The Value of Knowing Why: The Case for HIV Resistance Genotyping in Africa
No invitations necessary; open to all conference registrants
Sunday 4 December
13:00 – 17:00
CTICC room location: 2.64-2.66
- Medical technicians/scientists
- Clinicians/HIV care providers
- NGO representatives
- Health Ministry representatives
Rising levels of HIV drug resistance across sub-Saharan Africa threaten to cripple decades of progress in antiretroviral therapy (ART) access and undermine global health initiatives to quell the HIV epidemic over the next 5 to 15 years. In the midst of massive efforts to provide ART to millions more patients and expand viral load testing infrastructure across the continent, critical questions linger: for patients failing ART, can clinicians make informed treatment decisions when provided with a viral load without a genotype? What is the value of knowing if a patient is failing treatment, without knowing why?
In this informational seminar, we will examine the current state of HIV drug resistance in Africa by providing an overview of published and ongoing studies that survey the troubling patterns and pacing of its spread in recent years. Through discussions of the potential benefits of broad implementation of HIV genotyping and the potential dire consequences of complacency, we will then present the case for genotyping at a variety of points along the HIV care continuum, from pre-ART initiation to following virologic failure, and in a variety of HIV-infected patient populations. Areas of focus for this discussion will include patient outcomes, ART program cost-effectiveness, the costs of inaction, and the patient/clinician relationship. Attendees will learn about the available technology options for HIV genotyping, as well as those under development, and their suitability for cost-conscious ART programs and existing laboratory infrastructure. Challenges associated with adoption of different genotyping strategies will also be discussed, along with approaches to mitigate these challenges and lower implementation barriers. The seminar will close with an open discussion among all attendees with a focus on unanswered questions in the field, and the role HIV resistance genotyping will play in achieving “the last 90”.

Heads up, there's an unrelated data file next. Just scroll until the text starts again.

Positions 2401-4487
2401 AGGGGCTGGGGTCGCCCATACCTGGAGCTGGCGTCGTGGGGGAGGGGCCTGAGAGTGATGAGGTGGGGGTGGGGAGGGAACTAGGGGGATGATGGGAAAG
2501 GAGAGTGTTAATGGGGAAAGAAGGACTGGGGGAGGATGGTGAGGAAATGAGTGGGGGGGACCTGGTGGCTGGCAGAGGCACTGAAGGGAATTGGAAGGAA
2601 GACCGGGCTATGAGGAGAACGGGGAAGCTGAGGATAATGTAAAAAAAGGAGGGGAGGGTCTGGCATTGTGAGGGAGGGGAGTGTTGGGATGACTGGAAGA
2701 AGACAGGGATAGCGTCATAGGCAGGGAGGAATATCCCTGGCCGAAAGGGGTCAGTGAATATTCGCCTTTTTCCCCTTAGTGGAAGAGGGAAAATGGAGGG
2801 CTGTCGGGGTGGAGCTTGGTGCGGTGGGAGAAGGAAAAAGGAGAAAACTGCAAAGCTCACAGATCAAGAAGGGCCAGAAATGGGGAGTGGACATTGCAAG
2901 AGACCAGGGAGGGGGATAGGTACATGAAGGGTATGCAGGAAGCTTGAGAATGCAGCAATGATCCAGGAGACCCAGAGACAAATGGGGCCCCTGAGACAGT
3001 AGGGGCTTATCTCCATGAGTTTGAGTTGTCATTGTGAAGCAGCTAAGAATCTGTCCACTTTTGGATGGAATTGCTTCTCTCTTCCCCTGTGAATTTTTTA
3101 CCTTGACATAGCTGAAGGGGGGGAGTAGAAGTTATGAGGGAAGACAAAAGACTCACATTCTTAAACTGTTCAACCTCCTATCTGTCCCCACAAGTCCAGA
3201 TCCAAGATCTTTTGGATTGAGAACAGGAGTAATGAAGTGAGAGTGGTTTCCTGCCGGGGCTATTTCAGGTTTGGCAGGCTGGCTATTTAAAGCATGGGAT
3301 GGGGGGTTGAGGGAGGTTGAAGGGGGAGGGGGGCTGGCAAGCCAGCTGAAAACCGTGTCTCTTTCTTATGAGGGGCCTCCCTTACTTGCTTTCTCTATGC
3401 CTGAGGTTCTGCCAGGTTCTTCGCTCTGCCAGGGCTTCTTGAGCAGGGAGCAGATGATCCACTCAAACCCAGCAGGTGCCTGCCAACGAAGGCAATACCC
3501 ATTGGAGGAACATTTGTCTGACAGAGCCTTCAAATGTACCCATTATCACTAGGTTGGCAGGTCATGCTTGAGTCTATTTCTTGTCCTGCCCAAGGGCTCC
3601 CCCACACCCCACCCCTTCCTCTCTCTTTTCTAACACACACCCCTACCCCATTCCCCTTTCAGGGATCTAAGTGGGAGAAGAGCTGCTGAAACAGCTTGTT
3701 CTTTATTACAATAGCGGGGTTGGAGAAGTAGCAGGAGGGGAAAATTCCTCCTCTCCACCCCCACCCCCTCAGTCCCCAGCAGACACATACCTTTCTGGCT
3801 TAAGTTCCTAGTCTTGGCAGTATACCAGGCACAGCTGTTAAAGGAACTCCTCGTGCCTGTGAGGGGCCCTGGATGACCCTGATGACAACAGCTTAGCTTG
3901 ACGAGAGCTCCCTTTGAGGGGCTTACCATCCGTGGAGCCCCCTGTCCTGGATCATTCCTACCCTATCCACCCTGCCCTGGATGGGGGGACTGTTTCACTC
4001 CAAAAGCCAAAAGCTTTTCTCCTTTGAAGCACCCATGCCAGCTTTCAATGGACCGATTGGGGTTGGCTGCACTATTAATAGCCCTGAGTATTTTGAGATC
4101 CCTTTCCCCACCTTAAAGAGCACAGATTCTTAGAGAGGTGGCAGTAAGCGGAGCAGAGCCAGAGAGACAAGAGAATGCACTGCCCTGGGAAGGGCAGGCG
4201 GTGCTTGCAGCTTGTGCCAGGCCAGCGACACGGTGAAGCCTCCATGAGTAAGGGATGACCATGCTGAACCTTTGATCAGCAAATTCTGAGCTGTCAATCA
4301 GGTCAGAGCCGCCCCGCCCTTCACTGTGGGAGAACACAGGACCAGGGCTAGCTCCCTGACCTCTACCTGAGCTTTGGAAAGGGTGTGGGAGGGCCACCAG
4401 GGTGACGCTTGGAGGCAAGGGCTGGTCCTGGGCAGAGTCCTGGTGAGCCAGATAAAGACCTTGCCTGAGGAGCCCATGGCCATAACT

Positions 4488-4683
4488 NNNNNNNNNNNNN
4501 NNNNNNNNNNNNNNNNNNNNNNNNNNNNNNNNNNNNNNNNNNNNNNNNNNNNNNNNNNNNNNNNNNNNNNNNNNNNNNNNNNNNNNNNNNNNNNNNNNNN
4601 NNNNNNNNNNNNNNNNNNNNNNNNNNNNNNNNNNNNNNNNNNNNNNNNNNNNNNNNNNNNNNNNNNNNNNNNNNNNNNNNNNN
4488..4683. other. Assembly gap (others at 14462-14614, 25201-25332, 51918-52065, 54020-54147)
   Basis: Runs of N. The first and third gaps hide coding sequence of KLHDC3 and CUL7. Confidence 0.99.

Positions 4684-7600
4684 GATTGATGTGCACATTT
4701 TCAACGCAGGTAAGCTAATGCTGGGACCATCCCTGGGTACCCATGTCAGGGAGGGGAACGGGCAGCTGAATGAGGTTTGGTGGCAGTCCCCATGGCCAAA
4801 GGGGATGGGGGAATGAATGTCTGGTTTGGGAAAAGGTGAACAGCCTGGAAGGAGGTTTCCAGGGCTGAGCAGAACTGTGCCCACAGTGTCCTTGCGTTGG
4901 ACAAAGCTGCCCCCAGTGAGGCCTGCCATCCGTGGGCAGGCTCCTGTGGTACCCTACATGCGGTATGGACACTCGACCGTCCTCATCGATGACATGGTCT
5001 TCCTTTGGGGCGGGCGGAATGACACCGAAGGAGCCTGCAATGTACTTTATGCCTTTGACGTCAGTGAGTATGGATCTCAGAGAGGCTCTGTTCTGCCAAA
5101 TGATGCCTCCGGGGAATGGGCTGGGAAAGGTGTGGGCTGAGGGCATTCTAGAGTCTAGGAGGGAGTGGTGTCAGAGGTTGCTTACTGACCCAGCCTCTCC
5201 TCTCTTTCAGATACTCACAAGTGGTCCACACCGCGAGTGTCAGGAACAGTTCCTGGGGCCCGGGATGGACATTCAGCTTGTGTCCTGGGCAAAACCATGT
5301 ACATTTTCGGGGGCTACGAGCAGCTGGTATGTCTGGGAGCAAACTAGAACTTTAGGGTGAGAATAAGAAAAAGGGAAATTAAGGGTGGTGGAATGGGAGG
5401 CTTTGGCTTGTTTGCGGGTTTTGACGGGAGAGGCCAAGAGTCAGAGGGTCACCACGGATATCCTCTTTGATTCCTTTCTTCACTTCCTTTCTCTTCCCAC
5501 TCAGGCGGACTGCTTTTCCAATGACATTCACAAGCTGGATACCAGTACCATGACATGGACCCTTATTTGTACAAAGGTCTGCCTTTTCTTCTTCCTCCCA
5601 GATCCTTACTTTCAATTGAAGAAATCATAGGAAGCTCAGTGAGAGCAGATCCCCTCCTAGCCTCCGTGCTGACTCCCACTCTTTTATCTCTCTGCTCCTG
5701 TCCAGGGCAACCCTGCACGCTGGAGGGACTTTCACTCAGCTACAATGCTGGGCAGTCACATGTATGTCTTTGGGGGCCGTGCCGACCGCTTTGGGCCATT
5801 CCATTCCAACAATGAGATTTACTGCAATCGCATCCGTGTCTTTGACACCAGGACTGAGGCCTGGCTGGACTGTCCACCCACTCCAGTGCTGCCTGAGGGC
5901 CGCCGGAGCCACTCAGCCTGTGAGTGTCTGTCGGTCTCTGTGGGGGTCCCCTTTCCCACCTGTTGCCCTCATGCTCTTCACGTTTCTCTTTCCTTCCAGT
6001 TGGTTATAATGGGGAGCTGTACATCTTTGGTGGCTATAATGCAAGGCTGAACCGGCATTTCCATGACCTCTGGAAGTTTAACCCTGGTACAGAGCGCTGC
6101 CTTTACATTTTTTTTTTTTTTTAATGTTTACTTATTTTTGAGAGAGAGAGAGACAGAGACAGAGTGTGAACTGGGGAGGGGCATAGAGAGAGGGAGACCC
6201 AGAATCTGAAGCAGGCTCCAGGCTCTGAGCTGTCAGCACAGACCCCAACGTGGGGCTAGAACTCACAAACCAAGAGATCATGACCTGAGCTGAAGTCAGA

SESSION LEARNING OBJECTIVES:
- Status and trends of HIV drug resistance in Africa
- Benefits of HIV drug resistance genotyping
- Technology landscape for HIV genotyping
Iain MacLeod, PhD; Aldatu Biosciences; Chief Science Officer
Dr. MacLeod is co-founder and Chief Science Officer at Aldatu Biosciences. Dr. MacLeod developed the PANDAA technology as a Research Associate at the Harvard T.H. Chan School of Public Health, where he has been part of the Essex Laboratory since 2008. He is also a Research Fellow at the Botswana-Harvard AIDS Institute. Dr. MacLeod obtained his PhD in molecular virology from the University of Cambridge, and his research interests include diagnostic virology for resource-limited settings, particularly the development of a simple, low-cost and highly sensitive assays for HIV drug resistance.
David Raiser, PhD; Aldatu Biosciences; Chief Executive Officer
Dr. Raiser is co-founder and Chief Executive Officer at Aldatu Biosciences, where he leads efforts in strategy, business development, and partnership management. Dr. Raiser received a PhD in Genetics from Harvard University, where he studied the molecular pathology of diseases of ribosome dysfunction. Prior to founding Aldatu, he worked in both biotech and university technology transfer.